‘Tis the season. Black Friday is upon us, and shoppers will be out hunting for holiday bargains. For anyone wondering what kind of bargains there are in the housing market this season, Trulia did some research into “bargain” homes across the country and whether they live up to their hype.
Trulia reviewed listing descriptions in the nation’s 100 largest housing markets to determine how many of the homes listed as “bargains” actually were. Ultimately, buyers should beware when seeing this term or other similar terms.
“Much like Black Friday discounts, listings touting bargains and deals may help bring prospective shoppers to the door,” wrote Alexandra Lee, a housing data analyst at Trulia. “But also like Black Friday, once in the door, you might just end up spending more on that home than you bargained for.”
In 35 percent of the 100 largest markets, homes described with terms such as “bargain” on average were not listed for below their estimated value, according to Lee’s research.
So are there any places where home shoppers can take sellers at their word when it comes to “bargain” pricing? The metros with the highest percentage of “bargain” listings with prices below their actual value were found in San Jose, California (86.2 percent), San Francisco, California (83.2 percent), and Camden, New Jersey (78.8 percent).
However, if there is any surprise that San Jose and San Francisco made the top of the list, Lee pointed out, “While these pricey Bay Area metros appear to have a sizeable share of deals on the market, they also see the most homes sold above asking.”
Also, while bargain listings tended to come with bargain asking prices, they were few and far between in San Jose and San Francisco. Just 1.7 percent of listings in San Francisco included bargain lingo, and in San Francisco just 2.3 percent.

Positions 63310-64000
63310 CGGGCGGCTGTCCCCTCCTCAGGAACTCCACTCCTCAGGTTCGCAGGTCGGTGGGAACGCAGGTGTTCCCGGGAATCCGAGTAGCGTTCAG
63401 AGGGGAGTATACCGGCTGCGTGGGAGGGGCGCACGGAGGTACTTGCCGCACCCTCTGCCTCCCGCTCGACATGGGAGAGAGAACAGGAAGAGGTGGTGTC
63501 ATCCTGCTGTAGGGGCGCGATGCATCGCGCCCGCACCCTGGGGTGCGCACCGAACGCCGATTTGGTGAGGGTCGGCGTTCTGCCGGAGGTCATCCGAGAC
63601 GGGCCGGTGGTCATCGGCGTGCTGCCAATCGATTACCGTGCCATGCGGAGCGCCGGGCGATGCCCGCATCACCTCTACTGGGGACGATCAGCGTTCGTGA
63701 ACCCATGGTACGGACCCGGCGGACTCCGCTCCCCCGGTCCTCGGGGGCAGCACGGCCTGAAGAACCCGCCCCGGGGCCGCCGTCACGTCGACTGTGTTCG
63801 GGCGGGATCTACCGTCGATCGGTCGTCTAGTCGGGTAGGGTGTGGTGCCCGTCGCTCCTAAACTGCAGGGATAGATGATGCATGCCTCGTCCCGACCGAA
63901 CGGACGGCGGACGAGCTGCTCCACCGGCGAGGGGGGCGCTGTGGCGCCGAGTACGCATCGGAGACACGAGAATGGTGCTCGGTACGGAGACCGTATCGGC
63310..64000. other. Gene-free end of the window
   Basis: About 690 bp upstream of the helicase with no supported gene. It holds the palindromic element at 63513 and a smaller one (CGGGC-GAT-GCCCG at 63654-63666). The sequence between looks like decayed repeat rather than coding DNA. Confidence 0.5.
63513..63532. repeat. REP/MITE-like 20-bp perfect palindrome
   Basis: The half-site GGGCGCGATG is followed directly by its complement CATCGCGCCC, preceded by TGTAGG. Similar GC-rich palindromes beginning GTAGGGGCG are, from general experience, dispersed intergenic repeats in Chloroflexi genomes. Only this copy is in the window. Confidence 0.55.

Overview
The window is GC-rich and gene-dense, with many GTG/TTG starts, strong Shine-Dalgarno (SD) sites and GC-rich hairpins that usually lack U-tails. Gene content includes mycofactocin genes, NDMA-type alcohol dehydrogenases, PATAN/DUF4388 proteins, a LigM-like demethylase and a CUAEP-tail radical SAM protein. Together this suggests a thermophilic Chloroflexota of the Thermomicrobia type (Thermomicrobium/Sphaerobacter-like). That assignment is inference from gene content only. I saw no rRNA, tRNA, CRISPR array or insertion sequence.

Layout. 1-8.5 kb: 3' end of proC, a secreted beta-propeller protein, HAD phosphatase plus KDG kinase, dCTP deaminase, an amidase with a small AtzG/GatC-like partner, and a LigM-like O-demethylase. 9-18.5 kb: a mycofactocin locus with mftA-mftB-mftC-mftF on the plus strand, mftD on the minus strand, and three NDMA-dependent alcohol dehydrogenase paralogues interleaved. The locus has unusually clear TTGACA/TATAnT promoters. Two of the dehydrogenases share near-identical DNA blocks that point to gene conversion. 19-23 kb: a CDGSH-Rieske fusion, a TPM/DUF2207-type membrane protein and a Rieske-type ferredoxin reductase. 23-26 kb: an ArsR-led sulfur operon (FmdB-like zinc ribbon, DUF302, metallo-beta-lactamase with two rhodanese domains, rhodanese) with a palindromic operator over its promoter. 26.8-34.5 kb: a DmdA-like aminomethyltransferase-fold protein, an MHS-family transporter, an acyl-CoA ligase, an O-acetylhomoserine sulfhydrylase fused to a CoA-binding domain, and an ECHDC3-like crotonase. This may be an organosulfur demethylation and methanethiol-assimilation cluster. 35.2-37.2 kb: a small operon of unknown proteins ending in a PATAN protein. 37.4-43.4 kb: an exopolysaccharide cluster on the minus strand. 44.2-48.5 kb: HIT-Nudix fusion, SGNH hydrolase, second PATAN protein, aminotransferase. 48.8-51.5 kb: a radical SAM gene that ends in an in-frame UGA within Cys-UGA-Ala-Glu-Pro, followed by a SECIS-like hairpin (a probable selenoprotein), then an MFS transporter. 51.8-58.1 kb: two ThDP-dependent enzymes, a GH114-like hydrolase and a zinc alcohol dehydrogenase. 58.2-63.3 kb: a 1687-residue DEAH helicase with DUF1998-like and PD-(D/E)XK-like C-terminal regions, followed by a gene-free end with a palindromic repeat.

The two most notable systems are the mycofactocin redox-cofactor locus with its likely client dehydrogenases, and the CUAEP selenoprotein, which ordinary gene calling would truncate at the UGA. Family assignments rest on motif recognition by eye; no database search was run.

On the other hand, Camden ranked highest for percentage of listings claiming to be bargains with 7.1 percent of listings making the claim. Camden also ranked higher than any other metro for the percentage of discount on its “bargain” homes. Homes advertised as deals or bargains were listed for an average of 21.1 percent below their estimated value.
In San Jose, the average discount on the listing price was 9.5 percent, and in San Francisco, the average discount was 10.5 percent.
However, in San Jose and San Francisco, around three quarters of all homes sold for more than their asking price. In San Jose, the average home sold for 8.5 percent above its asking price, and in San Francisco, home sold for an average of 11 percent above asking.
In Camden, on the other hand, homes sold for 6.9 percent below their list price.
Following Camden on the list of metros with the highest percentage of listings advertised as bargains were Bridgepoint, Connecticut, with 6.7 percent of listings; Lake County, Illinois, with 6.1 percent; and Cape Coral, Florida, with 5.8 percent.
In Bridgepoint and Lake County, a majority of homes listed as bargains had asking prices below their estimated value—56.6 percent in Bridgepoint and 71.1 percent in Lake County.
However, such was not the case in Cape Coral, where just 36.5 percent of bargain listings were priced below their value, and the average bargain listing was priced 3.1 percent higher than its estimated value.
The lesson for home shoppers this holiday bargain season: “As with most things in life, we found that some ‘deals’ were too good to be true,” Lee said.